5. If assumptions are met, then interpret the results.
Is the regression significant?
What is the r
2
? What is the SE
E
?
Plot the fitted equation over the
plot of
y
versus
x
.
75
For a number of models, select based on:
1.
Meeting assumptions: If an equation does not meet the
assumption of a linear relationship, it is not a candidate
model
2.
Compare the fit statistics. Select higher r
2
(or I
2
), and
lower SE
E
(or
SE
E
’)
3.
Reject any models where the regression is not
significant, since this model is no better than just using
the mean of
y
as the predicted value.
4.
Select a model that is biologically tractable. A simpler
model is generally preferred, unless there are
p
ractical/biological reasons to select the more complex
model
5.
Consider the cost of using the model
[class example]
76
Simple Linear Regression Example
Temperature
(x)
Weight
(y)
Weight
(y)
Weight
(y)
0
8
6
8
15
12
10
14
30
25
21
24
45
31
33
28
60
44
3
9
42
75
48
51
44
Observation
temp
weight
1
0
8
2
0
6
3
0
8
4
15
12
5
15
10
6
15
14
7
30
25
8
30
21
Et cetera…
=
=
=
77
weight versus temperature
0
10
20
30
40
50
60
0
10
20
30
40
50
60
70
80
temperature
weight
78
Obs.
temp
weight
x

diff
x

diff. sq.
1
0
8

37.50
1406.25
2
0
6

37.50
1406.25
3
0
8

37.50
1406.25
4
15
12

22.50
506.25
Et cetera
mean
37.5
27.11
SSX=11,812.5 SSY=3,911.8 SPXY=6,705.0
x
b
y
b
SSx
SPxy
b
1
0
1
b1:
0.567619
b0:
5.825397
NOTE: calculate b1 first, since this is
needed to calculate b0.
79
From these, the residuals (errors) for the
equation, a
nd the sum of squared error
(SSE) were calculated:
Obs.
weight
y

pred
residual
residual
sq.
1
8
5.83
2.17
4.73
2
6
5.83
0.17
0.03
3
8
5.83
2.17
4.73
4
12
14.34

2.34
5.47
Et cetera
SSE:
105.89
And SSR=SSY

SSE=3805.89
ANOVA
Source
df
SS
MS
Model
1
3805.89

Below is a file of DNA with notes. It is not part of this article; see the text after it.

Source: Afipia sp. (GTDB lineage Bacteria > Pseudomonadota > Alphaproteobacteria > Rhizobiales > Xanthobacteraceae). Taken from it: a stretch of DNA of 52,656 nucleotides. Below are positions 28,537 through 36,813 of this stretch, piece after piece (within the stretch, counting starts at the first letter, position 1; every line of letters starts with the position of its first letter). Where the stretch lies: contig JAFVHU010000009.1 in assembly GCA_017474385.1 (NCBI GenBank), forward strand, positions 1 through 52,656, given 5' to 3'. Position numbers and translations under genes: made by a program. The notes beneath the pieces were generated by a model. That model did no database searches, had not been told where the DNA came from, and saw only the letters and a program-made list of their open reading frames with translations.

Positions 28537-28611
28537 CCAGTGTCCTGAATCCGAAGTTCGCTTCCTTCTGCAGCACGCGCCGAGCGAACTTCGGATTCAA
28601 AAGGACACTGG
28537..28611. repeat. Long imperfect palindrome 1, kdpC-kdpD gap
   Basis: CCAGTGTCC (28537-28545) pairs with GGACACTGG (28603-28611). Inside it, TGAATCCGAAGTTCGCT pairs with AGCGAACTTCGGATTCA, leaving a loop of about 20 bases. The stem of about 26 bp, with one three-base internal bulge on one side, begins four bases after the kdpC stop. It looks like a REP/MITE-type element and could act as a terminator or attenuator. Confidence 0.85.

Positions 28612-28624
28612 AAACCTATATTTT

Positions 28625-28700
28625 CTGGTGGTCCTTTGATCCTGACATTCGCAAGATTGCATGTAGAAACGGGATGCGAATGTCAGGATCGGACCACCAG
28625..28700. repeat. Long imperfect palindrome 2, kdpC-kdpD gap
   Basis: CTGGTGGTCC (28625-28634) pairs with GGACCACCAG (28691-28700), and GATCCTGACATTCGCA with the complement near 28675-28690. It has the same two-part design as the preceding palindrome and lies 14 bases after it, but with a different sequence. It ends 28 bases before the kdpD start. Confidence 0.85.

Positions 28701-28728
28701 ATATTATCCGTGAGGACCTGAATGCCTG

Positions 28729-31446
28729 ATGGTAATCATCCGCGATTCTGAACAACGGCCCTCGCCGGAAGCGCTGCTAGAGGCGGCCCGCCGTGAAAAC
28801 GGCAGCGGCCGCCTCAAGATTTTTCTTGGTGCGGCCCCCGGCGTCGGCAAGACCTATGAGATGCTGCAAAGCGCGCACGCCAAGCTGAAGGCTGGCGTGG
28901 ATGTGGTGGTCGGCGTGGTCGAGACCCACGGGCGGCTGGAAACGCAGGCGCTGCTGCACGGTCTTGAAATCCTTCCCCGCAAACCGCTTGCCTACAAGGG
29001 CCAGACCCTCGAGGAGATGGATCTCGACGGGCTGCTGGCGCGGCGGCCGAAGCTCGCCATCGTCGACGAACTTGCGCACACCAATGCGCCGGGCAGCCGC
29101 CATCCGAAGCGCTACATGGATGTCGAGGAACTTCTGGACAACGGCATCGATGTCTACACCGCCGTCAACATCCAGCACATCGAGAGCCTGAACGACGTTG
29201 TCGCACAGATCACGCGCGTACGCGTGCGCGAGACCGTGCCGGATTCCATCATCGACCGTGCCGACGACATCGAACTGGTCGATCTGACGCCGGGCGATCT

3805.89
Error
18

2=16
105.89
6.62
Total
18

1=17
3911.78
80
F=575.06 with p=0.00 (very small)
In excel use: = fdist(x,df1,df2) to obtain a
“p

value”
r
2
:
0.97
Root
MSE
Or
SE
E
:
2.57
BUT: Before interpreting the ANOVA
t
able
, Are assumptions met?
81
residual plot
6.00
4.00
2.00
0.00
2.00
4.00
6.00
0.00
10.00
20.00
30.00
40.00
50.00
60.00
predicted weight
residuals (errors)
Linear?
Equal variance?
Independent observations?
82
Normality plot:
Obs.
sorted
Stand.
Rel.
Prob
.
resids
resids
Freq.
z

dist.
1

4.40

1.71
0.06
0.04
2

4.34

1.69
0.11
0.05
3

3.37

1.31
0.17
0.10
4

2.34

0.91
0.
22
0.18
5

1.85

0.72
0.28
0.24
6

0.88

0.34
0.33
0.37
7

0.40

0.15
0.39
0.44
8

0.37

0.14
0.44
0.44
9

0.34

0.13
0.50
0.45
Etc.
83
Probability plot
0.00
0.20
0.40
0.60
0.80
1.00
1.20
2.00
1.00
0.00
1.00
2.00
zvalue
cumulative probability
relative frequency
Prob. zdist.
84
Questions:
1. Are the assumptions of simple linear
regression met? Evidence?
2. If so, interpret if t
his is a good equation
based on goodness of it measures.
85
3. Is the regression significant?
86
For 95% confidence intervals for b0 and b1,
would also need estimated standard errors:
0237
.
0
50
.
11812
62
.
6
075
.
1
50
.
11812
5
.
37
18
1
62
.
6
1
1
0
2
2
SSx
MSE
s
SSx
x
n
MSE
s
b
b
The t

value for 16 degrees of freedom an
d
the 0.975 percentile is 2.12 (=tinv(0.05,16)
in EXCEL)
87
For
o
:
075
.
1
120
.
2
825
.
5
0
2
,
2
1
0
b
n
s
t
b
For
1
:
0237
.
0
120
.
2
568
.
0
1
2
,
2
1
1
b
n
s
t
b
Est. Coeff
St. Error